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Wednesday, September 21, 2011

A Life Well-Lived

After Ryan and I came home from, Wes' Funeral, I placed the program in a magnet clip on our fridge. A simple reminder that there are Christ-like people in this world. People like Wes' wife Lori, who I admire greatly and aspire to be like.

I never blogged about the funeral, each time I think about it, a sense of peace comes over me. Wes Truman's funeral was one of the most edifying and spiritual experiences of my life. It was uplifting and (even as just a friend) deeply personal. 

When Ryan and I received word of the funeral, we made the arrangements to attend. We decided however, that we would not attend the viewing, because we didn't want to overwhelm Lori with another burden. On the day of the services, we arrived at the chapel about ten minutes before the meeting started. My heart burst when I saw Lori come around the corner, literally glowing. Radiant. Simply angelic. She immediately saw us and greeted us with open arms and a smile. She will never know how much that meant to me. 

The talks and thoughts shared about Wes were spiritual and humorous. I would have loved to have known him in high school. He would have been a wonderful friend and incredible example. 

About a month after the funeral, my father-in-law saw the program on the fridge and inquired as to who he was. Ryan and I explained and shared some of the stories we had heard at the funeral. I didn't give this conversation much thought until my father-in-law approached us on Sunday, September 4th, two months to the day after Wes had passed away, and asked us to share Wes' story in Family Home Evening.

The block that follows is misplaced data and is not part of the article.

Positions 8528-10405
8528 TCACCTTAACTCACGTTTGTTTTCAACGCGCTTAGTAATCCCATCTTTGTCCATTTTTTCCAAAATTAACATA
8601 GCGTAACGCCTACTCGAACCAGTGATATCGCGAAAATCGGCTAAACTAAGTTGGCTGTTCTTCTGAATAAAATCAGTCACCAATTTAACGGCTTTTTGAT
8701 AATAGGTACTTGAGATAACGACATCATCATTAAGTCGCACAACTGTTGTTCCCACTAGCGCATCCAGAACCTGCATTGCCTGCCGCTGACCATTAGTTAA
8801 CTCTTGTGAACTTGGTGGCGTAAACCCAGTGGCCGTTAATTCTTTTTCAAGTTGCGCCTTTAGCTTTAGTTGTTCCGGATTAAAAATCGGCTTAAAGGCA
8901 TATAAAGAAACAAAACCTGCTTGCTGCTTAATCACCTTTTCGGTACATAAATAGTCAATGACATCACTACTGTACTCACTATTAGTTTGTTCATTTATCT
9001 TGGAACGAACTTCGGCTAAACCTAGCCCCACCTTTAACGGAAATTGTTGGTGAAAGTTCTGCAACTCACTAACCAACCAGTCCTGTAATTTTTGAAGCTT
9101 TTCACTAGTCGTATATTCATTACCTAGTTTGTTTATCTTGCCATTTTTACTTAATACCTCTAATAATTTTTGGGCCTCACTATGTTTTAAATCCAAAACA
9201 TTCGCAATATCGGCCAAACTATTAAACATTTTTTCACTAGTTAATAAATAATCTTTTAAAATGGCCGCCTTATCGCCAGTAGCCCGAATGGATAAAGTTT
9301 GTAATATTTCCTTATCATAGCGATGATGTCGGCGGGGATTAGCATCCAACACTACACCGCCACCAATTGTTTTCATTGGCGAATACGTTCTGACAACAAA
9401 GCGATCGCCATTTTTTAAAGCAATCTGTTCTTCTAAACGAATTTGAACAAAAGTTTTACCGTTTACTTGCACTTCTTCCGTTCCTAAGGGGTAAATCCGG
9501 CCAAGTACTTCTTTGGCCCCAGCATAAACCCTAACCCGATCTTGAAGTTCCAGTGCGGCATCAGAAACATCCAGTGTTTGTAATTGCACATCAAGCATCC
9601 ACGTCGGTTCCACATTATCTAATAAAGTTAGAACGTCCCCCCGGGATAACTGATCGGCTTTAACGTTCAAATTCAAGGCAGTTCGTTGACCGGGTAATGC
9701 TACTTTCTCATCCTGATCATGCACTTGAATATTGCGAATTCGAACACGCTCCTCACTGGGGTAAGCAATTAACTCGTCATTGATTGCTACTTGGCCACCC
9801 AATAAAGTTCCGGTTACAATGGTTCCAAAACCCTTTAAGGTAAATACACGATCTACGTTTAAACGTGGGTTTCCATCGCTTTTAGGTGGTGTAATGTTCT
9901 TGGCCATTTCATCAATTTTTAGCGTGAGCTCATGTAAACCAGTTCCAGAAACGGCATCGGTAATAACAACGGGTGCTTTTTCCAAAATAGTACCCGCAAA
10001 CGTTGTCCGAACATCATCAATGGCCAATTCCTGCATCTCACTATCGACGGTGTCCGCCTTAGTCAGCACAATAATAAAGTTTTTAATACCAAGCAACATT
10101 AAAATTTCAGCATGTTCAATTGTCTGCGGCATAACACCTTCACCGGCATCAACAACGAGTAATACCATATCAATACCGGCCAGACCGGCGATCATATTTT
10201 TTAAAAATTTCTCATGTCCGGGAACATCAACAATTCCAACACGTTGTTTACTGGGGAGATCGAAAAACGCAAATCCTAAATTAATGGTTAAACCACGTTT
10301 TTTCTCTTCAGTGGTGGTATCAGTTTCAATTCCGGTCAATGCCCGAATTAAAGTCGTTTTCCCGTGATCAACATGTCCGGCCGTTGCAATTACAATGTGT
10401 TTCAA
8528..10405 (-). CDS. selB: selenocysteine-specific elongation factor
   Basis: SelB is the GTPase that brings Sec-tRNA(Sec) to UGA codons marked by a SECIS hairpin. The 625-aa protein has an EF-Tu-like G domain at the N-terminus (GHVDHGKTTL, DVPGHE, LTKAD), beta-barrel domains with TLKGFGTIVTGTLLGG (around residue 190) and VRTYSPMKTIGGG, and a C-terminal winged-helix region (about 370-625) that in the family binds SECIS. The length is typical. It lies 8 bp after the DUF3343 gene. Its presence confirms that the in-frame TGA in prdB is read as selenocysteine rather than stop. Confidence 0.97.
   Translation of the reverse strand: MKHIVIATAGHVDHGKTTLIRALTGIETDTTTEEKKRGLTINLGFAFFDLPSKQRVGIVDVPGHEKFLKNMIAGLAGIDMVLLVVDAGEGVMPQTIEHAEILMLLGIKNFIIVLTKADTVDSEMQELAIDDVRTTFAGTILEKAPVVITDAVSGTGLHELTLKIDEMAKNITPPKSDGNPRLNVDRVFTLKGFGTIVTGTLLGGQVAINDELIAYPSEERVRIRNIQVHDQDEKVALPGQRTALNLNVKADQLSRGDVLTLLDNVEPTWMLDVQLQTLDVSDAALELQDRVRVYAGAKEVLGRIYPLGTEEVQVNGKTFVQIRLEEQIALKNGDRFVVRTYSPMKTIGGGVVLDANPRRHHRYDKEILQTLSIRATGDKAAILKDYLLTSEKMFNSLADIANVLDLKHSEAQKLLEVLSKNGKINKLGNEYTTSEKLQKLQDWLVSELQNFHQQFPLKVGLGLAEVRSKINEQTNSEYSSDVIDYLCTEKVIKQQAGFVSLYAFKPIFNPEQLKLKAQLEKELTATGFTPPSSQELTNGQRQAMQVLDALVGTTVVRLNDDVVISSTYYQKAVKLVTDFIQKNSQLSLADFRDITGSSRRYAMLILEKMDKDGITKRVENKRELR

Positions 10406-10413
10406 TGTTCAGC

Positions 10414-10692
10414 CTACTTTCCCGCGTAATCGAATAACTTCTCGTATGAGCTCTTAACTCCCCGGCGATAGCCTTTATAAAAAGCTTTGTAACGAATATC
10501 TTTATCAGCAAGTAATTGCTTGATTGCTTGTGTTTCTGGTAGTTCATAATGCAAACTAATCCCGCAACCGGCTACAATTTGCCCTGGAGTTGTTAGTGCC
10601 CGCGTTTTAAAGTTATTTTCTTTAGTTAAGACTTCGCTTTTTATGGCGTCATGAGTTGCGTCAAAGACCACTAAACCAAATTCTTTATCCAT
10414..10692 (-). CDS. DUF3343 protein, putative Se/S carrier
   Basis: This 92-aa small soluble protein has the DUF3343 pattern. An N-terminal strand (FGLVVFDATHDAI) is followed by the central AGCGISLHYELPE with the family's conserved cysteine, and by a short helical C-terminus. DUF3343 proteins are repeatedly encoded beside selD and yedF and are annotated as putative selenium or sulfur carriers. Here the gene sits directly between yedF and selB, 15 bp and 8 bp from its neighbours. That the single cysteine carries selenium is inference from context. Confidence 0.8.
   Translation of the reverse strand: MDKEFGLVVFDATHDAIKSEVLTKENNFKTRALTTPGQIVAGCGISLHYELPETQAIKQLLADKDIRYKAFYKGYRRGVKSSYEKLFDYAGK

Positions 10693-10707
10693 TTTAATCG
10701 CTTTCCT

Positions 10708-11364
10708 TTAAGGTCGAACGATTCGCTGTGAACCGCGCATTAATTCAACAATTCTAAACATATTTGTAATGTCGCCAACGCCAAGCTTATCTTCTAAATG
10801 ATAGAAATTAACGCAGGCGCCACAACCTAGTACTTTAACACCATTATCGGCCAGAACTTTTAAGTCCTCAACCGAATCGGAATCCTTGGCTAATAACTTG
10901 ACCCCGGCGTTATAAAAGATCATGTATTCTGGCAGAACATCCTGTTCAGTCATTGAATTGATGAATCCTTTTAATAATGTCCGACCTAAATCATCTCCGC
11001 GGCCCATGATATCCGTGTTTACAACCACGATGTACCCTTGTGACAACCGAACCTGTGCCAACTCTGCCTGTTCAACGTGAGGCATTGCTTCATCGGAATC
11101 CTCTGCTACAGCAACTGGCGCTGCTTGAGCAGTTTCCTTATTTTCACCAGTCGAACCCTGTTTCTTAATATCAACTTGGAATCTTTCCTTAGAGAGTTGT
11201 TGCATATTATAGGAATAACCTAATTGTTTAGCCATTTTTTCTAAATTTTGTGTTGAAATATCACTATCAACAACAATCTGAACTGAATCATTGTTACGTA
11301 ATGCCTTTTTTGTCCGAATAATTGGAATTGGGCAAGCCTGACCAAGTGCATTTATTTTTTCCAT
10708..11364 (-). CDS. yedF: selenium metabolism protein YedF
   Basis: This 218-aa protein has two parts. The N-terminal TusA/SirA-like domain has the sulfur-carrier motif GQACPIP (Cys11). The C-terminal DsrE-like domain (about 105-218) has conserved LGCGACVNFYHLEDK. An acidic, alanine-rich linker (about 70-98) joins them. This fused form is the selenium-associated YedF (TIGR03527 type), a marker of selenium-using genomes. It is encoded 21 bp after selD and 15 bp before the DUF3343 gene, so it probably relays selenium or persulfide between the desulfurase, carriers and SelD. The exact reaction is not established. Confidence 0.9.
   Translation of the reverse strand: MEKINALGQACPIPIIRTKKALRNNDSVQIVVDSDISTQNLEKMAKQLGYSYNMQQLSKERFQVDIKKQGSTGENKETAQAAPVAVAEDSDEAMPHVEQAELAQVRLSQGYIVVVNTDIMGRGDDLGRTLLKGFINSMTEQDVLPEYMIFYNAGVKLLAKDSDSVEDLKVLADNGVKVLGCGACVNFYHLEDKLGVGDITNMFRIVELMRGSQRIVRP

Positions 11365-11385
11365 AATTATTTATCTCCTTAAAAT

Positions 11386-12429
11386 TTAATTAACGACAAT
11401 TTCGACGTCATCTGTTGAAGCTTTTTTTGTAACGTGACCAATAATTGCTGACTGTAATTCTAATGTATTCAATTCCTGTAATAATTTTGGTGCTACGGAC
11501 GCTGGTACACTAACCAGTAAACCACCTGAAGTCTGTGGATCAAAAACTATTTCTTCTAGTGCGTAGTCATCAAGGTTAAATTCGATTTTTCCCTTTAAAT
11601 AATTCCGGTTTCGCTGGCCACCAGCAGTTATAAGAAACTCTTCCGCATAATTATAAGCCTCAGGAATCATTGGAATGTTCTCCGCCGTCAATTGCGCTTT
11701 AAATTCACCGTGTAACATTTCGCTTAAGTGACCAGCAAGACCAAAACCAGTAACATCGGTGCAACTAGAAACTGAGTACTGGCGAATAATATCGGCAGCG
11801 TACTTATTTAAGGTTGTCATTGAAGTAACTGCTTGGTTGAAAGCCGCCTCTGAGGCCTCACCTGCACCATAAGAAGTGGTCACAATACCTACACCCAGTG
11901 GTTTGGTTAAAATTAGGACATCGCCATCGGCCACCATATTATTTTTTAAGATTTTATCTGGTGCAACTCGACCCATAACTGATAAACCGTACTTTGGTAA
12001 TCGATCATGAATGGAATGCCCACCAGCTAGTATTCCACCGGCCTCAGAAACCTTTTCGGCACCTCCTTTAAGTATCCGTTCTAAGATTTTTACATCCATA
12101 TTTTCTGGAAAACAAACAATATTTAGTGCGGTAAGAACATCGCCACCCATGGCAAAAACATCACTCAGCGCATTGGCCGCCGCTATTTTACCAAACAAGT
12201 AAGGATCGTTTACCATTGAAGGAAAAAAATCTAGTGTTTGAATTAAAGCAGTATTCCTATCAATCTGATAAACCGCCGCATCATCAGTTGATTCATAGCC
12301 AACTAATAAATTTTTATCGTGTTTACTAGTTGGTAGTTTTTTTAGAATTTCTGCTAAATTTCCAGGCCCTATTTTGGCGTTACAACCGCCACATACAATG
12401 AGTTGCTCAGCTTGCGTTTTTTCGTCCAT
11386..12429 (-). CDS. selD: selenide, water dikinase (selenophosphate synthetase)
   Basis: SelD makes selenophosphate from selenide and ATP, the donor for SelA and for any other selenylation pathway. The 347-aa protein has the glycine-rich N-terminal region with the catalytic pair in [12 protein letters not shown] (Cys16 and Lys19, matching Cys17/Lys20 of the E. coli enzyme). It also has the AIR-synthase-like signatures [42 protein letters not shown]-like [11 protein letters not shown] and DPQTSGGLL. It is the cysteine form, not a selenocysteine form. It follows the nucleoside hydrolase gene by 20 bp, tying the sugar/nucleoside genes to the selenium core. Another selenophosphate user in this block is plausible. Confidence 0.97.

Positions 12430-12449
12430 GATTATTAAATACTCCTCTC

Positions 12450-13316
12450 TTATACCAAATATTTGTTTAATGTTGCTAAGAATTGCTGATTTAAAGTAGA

That evening, to remember Wes, we shared stories of our experiences with him. We talked about the overwhelming feeling of accomplishment, peace, love, and spirituality of the funeral. We talked of his beautiful family, of his saintly wife. We talked of his intelligence and friendliness. And my father-in-law specifically asked to hear the story shared by his best friend at his funeral about why their ward had young men who stayed active and faithful in the church and why another ward did not. The reason, Wes Truman. 

The overarching theme of our Family Home Evening that night (unknown to us at the time) was living a fulfilling, righteous life, and what the effects of our lives would be like. Essentially, what do you want your obituary to say? What do you want said at your funeral? Will people actually say those things?

What would I want said? What will actually be said? Faithfulness to faith and family? 

I've thought a lot about that, and I hope mine describes a life like Wes'. A life well-lived. 


Our Family

Our Family
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